How to prevent Laminitis when changing routine
A surge in grass growth can increase the risk of laminitis in those susceptible. Be aware that this can also occur in paddocks recovering from the Winter.
Grass is a major contributor of calories in a horse’s diet. Overweight horses or those prone to laminitis are likely to need their grazing restricted, as excess weight gain more than doubles the risk of laminitis1. This highlights the importance of managing your horse’s grazing, especially if they are going to be spending more time out at grass or having their exercise reduced.
Grazing can be restricted by using electric fencing to strip graze or setting up a track system. Further helpful guidance is available here.
Grazing muzzles can also be helpful to control the horse’s intake of grass. These must be introduced carefully and the horse closely monitored. They must never be left on 24/7.
In consultation with your farrier, arranging for your horse’s shoes to be removed if you are not exercising your horse regularly, or not at all, could be a consideration.
Speak to your farrier for advice on whether this could be a suitable option for your horse. It may be that your horse could cope with their back shoes being removed only, rather than all round removal. Monitor how your horse is coping and if you have any concerns contact your farrier.
Use of rugs
If your horse wears a rug be mindful that an ill-fitting rug, or one left on for too long without checking, may cause discomfort or even start to rub and cause injury.
Ideally, remove your horse’s rug daily so you can check for signs of rubbing or soreness and then refit or change as necessary. Check the weather daily and decide if your horse needs to wear a rug. If your horse’s exercise has been decreased, unnecessary or over-rugging is likely to result in excess fat being stored by the horse rather than being used to keep warm when un-rugged.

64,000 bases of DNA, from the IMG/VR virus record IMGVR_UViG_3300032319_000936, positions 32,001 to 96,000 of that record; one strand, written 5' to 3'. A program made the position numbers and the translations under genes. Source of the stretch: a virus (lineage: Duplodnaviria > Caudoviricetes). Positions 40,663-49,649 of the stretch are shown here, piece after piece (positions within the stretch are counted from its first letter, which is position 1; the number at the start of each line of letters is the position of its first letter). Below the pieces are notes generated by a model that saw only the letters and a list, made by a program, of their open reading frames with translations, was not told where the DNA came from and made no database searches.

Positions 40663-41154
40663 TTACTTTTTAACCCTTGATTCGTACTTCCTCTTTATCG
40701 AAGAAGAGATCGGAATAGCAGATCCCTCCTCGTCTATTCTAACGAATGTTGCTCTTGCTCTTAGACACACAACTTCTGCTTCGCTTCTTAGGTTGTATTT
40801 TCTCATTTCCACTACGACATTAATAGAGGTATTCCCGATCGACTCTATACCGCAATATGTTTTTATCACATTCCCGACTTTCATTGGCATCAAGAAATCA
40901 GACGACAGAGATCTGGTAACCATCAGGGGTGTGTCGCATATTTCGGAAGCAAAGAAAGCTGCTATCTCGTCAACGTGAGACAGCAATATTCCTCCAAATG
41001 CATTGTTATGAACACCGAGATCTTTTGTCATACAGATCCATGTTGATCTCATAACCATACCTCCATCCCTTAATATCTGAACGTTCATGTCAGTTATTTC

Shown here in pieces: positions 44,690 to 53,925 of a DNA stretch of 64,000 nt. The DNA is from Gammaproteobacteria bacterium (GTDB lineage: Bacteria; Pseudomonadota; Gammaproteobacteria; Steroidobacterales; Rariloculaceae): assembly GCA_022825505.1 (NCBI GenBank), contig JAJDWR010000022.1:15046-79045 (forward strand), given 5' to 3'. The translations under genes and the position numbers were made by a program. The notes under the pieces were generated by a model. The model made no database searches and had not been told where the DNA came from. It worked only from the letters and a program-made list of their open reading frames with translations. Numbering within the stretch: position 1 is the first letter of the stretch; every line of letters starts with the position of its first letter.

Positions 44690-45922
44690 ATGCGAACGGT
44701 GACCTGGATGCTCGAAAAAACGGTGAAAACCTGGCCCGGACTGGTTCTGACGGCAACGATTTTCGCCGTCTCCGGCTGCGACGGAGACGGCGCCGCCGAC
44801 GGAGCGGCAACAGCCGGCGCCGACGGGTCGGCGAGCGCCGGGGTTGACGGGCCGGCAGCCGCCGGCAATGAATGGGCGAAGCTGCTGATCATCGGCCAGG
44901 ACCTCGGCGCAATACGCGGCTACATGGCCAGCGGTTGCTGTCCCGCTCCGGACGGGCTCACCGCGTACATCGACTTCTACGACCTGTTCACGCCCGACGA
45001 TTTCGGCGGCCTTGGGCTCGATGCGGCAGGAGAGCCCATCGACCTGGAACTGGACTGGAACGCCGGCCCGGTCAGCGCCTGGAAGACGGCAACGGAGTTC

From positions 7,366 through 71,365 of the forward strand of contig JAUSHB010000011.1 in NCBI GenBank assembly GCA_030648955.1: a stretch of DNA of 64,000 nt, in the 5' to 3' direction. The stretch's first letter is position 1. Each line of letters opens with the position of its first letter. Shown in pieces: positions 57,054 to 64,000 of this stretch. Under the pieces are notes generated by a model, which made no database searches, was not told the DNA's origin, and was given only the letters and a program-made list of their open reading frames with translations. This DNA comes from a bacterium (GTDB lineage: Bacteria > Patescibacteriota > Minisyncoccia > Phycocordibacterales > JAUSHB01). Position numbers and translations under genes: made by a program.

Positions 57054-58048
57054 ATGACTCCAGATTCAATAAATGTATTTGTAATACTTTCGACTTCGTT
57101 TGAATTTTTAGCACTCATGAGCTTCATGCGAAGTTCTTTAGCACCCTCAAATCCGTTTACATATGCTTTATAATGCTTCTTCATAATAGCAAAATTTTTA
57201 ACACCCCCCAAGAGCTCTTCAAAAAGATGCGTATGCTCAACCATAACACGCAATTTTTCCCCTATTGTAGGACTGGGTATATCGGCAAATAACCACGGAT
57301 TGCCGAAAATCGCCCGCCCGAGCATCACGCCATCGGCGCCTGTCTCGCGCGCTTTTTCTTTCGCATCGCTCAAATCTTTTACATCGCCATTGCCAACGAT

Horses prone to sweet itch are most commonly affected from March – November when biting flies, such as midges, are most active.
24/7 turnout may not be suitable for horse’s prone to sweet itch as they will be at an increased risk of coming into contact with midges. Stabling horses from dusk to dawn, especially in hot and humid conditions when midges are at their most active, can help prevent horses being bitten.
Sweet itch rugs which cover all the areas of the horse susceptible to bites can provide protection. There are many insect repellents and insecticides on the market, but some are more effective than others.
Bringing your horse back into work
When bringing your horse back into work, the thought of going for a canter to ‘blow away the cobwebs’ can be tempting. BUT this is a potential recipe for disaster which could result in a significant injury to your horse and potentially you.
No matter how fit your horse was prior to being turned away, conditioning will have been lost. Any weight gain means a strain on joints, tendons, muscles, and the cardiovascular system, and must always be at the forefront of our minds when returning horses to work.
It takes preparation to ensure both horse and rider come back into work safely and soundly and ensure we are following best practice with regards to our horse’s care and welfare.
1. Pollard, D., et al (2018) Incidence and clinical signs of owner-reported equine laminitis in a cohort of horses and ponies in Great Britain. Equine Veterinary Journal. 51(5), pp. 587-594